I don't think my position has changed, but it's across a couple of pages, so I'll sum up: I like total defense, and I would use that instead entirely were it not for the idea of protecting someone else, where something like sundering an arrow makes more sense to do, despite its RAW-grey-area-ness.

5-ft. step as part of readied action to total defense?

Bodyguard?


ImperatorK wrote:
Swivl wrote:
I don't think my position has changed, but it's across a couple of pages, so I'll sum up: I like total defense, and I would use that instead entirely were it not for the idea of protecting someone else, where something like sundering an arrow makes more sense to do, despite its RAW-grey-area-ness.

5-ft. step as part of readied action to total defense?

Bodyguard?

Yes, stepping in the way was something I assumed would be part of any action, sunder or aid or total defense or what have you.

Bodyguard does help the action economy of aid another nicely to be quite viable (side note: my last monk had this feat).

Since we're reflavoring, I imagine the action in question would become aid another and just look awesome. But here's the crazy part: even if all that ties it up nicely, we still don't know if the action is possible.

That's how crazy this has become. We know of many solutions to the same problem, but we don't know if this is one of them.


GrenMeera wrote:
Quantum Steve wrote:
Why bother with determining the AC of the arrow, since, by your interpretation, you could ready an action to pick up the arrow?

Exactly! This is available by RAW, but it has some niggling flaws that spread to other areas. The RAW seems to make it available to "pick up" an arrow in flight as well. This doesn't seem like the intent.

This is why I prefer the Total Defense fluff instead.

I just generally like keeping people in an understanding that they are discussion opinions and not facts.

Selgard wrote:
But even if you and I hash the rule out up one way and down the other and come to different conclusions, at least we're both- at minimum- educated as to the other side of the argument.
I like this statement! Good poise and good point.

So wait, now you say you can't ready an action to attack an arrow, you just use AC like everyone else?

Amazing! It would seem we are in perfect agreement!

As to the difference between fact and opinion, one could make the argument that there are no facts, only personal interpretations of RAW. (One could make a similar argument about all perceptions, but I fell asleep that day in Philosophy, so I will mention it no further ;)

Any arguments of RAW are inherently arguments of interpretation, which are really just opinions. Since you can't really argue facts on this board, it's rather useless to differentiate between fact and opinion, at least I think so.


If the rules are a list of what you can do, rather than what you cant, then theres no way to take a piss.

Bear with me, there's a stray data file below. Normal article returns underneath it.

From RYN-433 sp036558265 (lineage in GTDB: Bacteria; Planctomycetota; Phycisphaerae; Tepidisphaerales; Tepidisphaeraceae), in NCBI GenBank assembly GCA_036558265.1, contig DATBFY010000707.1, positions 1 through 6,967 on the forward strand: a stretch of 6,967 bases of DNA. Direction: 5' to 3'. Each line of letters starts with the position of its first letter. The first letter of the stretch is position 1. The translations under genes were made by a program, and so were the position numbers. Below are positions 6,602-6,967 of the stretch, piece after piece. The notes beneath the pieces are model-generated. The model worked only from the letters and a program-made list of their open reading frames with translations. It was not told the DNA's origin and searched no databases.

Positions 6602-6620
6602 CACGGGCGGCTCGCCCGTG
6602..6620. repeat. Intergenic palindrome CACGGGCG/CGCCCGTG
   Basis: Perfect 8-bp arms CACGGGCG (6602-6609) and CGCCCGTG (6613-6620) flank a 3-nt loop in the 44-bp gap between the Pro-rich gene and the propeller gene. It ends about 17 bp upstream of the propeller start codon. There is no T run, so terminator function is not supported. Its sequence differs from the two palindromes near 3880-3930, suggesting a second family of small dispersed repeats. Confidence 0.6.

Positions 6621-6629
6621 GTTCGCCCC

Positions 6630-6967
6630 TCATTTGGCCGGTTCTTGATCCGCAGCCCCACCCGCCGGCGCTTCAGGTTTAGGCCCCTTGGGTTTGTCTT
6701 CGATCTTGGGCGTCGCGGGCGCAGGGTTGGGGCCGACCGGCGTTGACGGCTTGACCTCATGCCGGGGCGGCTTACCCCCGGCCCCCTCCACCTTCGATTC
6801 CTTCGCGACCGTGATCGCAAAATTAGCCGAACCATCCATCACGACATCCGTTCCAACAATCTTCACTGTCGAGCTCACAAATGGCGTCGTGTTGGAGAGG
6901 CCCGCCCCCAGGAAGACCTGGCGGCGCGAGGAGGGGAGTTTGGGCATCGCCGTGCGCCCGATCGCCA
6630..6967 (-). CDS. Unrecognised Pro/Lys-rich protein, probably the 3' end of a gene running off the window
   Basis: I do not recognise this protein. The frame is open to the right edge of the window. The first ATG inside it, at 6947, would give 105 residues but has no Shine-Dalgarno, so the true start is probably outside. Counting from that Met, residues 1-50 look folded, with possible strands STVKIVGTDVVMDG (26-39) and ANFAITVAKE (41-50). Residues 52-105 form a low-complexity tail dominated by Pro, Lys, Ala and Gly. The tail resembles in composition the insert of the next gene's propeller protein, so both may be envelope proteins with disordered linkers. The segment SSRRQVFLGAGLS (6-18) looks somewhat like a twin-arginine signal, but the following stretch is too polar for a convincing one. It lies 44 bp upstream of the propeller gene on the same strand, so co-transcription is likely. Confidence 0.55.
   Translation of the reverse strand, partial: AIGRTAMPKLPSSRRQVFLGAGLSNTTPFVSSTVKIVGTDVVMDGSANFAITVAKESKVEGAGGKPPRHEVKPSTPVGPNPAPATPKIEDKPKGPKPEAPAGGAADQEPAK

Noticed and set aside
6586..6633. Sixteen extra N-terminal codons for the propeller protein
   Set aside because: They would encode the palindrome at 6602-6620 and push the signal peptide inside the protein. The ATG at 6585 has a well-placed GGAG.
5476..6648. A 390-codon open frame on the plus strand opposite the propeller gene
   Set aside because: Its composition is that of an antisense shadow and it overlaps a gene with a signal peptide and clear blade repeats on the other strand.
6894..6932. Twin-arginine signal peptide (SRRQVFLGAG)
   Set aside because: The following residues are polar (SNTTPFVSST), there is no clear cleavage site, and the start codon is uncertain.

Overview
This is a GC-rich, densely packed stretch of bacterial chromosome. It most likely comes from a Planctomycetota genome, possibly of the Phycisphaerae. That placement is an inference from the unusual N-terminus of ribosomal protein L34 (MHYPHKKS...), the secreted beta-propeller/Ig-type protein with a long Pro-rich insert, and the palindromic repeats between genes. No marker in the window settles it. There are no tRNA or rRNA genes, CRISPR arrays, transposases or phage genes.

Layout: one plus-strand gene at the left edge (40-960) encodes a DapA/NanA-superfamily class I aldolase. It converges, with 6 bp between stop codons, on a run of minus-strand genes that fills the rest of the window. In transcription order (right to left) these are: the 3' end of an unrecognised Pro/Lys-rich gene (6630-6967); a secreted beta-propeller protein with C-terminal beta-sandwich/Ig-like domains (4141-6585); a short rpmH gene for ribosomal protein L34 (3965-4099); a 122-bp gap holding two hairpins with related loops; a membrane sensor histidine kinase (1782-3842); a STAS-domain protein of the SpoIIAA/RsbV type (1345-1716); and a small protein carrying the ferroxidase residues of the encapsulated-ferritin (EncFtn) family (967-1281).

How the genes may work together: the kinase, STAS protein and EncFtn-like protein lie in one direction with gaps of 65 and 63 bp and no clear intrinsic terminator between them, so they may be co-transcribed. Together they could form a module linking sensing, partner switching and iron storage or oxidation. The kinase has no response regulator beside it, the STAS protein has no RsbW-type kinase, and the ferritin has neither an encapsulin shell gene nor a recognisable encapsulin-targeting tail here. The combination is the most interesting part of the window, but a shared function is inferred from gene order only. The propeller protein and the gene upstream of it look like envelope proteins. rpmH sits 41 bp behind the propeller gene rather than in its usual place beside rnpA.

stringburka wrote:
If the rules are a list of what you can do, rather than what you cant, then theres no way to take a piss.

Who said you need to piss?


Also, grass isnt green, you dont have teeth and there is no indication elves possess heads.


Quantum Steve wrote:
So wait, now you say you can't ready an action to attack an arrow, you just use AC like everyone else?

No, I'm saying you CAN ready an attack against an arrow. That doesn't mean I'd let it slide, as is, as a GM myself. I would not allow it as a low AC and would house rule an AC to 24 minimum.

Also, I'd advise my players to using Total Defense nevertheless. I may actually simply say that you can declare your +4 dodge bonus to AC for Total Defense as a deflection bonus if they choose to do so, thereby crippling themselves for no real reason since deflection doesn't stack as easily.

But what you CAN do from RAW and what I WOULD do as a GM are different. So I am not saying that you can't ready an action to attack an arrow.

I've been debating for the sake of possibility, not for what I myself would do.

On a side note, and not applicable to this, I find that you learn a lot more if you debate for a side you don't actually want to win.

Quantum Steve wrote:
Any arguments of RAW are inherently arguments of interpretation, which are really just opinions. Since you can't really argue facts on this board, it's rather useless to differentiate between fact and opinion, at least I think so.

Logically, I see your point. The difference is irrelevant if all parties involved are looking at each argument from a practicality standpoint only. However, it's more of an emotion response issue to me. When people understand that it's all about opinions, they're more likely to respect another outlook and remain civil.

If I can keep people in an understanding that all parties can both be right, then it becomes less of a defensive argument of pride and more of a respectful debate about preference, which this is.


stringburka wrote:
Also, grass isnt green,